• OCR with Kurzweill
  • Internet

Support

  • RNZFB provided alternative format
  • Volunteers on campus

Slide 5

Late 1990s

  • CCTV
  • Laptop computers
  • BrailleNote
  • OCR
  • Flatbed scanner
  • Magnification software
  • Ring-fenced funding for (generalised) disabled student support (SSG)
  • Funding for individuals in work or education (Workbridge)
  • Rising demand on (underfunded) services by adults of RNZFB

Slide 6

Late 1990s
Technology

  • CCTV
  • Laptop computers
  • BrailleNote
  • OCR
  • Flatbed scanner
  • Magnification software

Support (and issues)

  • Ring-fenced funding for (generalised) disabled student support (SSG)
  • Funding for individuals in work or education (Workbridge)
  • Rising demand on (underfunded) services by adults of RNZFB

Slide 7

AUT University

  • 1998 Adaptive Technology Coordinator
  • Single licence magnification software
  • Single desktop OCR (OpenBook) and flatbed scanner
  • Single user voice-recognition software
  • Desktop computers
  • DRS in scattered locations

Slide 8

Ungrading software and hardware

  • Multiple licence for magnification software
  • Multiple licence for OCR (for blind) software
  • Dedicated Adaptive Technology room(s)
  • Dedicated Adaptive Technology computer(s)

Slide 9

Alternative Format Production

  • Started as individual student support (SSG)
  • Simple OCR and flatbed
  • Then upgraded OpenBook OCR and flatbed
  • Model on RNZFB producing plain text
  • Photocopy enlargements (A4 to A3)

Slide 10

2000s

  • Look at disability support overseas
  • Familiarise with RNZFB functions
  • Model on RNZFB producing plain text
  • Upgrade photocopier to multifunction scanner

Slide 11

Funding changes

  • RNZFB provides AltFormat, no cost to TEI
  • 2002 Storm or Sea-change (Australia)
  • 2003 T.E.C funds TEI for AltFormat

Slide 12

Figure 1: AltFormat @AUT

Year Students DRS Hours Outsourced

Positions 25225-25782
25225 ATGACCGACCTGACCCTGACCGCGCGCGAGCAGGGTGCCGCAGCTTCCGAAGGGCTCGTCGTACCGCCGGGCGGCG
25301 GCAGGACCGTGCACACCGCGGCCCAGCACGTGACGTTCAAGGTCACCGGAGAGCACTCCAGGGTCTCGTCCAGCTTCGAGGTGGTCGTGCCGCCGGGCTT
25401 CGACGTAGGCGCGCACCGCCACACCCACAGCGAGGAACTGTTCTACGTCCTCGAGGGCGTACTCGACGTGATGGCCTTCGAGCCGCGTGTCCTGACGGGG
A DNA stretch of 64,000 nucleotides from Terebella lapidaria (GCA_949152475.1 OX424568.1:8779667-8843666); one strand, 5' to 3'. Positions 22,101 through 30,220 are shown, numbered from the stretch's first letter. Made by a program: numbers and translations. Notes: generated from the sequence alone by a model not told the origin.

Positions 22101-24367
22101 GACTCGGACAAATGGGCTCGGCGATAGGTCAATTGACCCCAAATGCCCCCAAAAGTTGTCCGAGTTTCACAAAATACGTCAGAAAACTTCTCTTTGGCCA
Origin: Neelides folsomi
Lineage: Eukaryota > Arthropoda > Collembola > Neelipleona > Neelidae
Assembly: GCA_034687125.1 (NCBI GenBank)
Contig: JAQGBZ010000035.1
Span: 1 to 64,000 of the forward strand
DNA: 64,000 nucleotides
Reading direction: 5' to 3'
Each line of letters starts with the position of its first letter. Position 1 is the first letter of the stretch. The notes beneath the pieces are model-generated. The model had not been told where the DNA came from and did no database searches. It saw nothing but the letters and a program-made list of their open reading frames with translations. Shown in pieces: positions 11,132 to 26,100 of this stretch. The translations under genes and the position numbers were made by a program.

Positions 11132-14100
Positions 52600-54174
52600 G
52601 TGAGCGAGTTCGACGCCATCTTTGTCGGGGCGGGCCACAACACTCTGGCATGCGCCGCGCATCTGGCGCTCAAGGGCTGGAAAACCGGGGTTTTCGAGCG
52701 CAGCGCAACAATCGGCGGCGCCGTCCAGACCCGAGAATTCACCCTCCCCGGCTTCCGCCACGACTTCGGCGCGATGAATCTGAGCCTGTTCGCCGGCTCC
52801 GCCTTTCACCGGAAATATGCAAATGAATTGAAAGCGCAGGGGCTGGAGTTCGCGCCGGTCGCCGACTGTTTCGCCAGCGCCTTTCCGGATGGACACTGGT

2004 12 404 $10,777
2005 14 705 $7,693
2007 14 730 $150
2008 15 780  
2009 10 908  
2010 13  

Slide 13

Workloads and Workflows

  • Peaks, troughs and bottle-necks
  • Distributed task model
  • From plain text to structured Word
  • Guide for internal DRS use
  • Guide for wider distribution through ACHIEVE
  • RNZFB guidance and leadership

Slide 14

Publisher co-operation

  • At first just permission, scan from print, and OCR
  • Then some plain text and Word files, odd formatting
  • Now established procedures and commonly PDF files usable ‘as is’ by some
  • Future is accessible e-text

Slide 15

Future of AltFormat units

  • Niche transcription (maths, music, visual description)
  • Niche materials (braille, tactuals, audio, captions)
  • Facilitating access to accessible publisher material (DRM issues?)

[end of slides]

Full Paper: Alternative Format Production at a New Zealand University

Past

In 1987 I was a rare employee, a paid support worker for disabled students at a New Zealand university. Assisting students with visual-impairment to assess information involved reading card indexes and content pages, and organising volunteer readers; and tape-recording lectures and readings of printed material. Braille and four-track cassettes were provided by the Royal New Zealand Foundation for the Blind (RNZFB).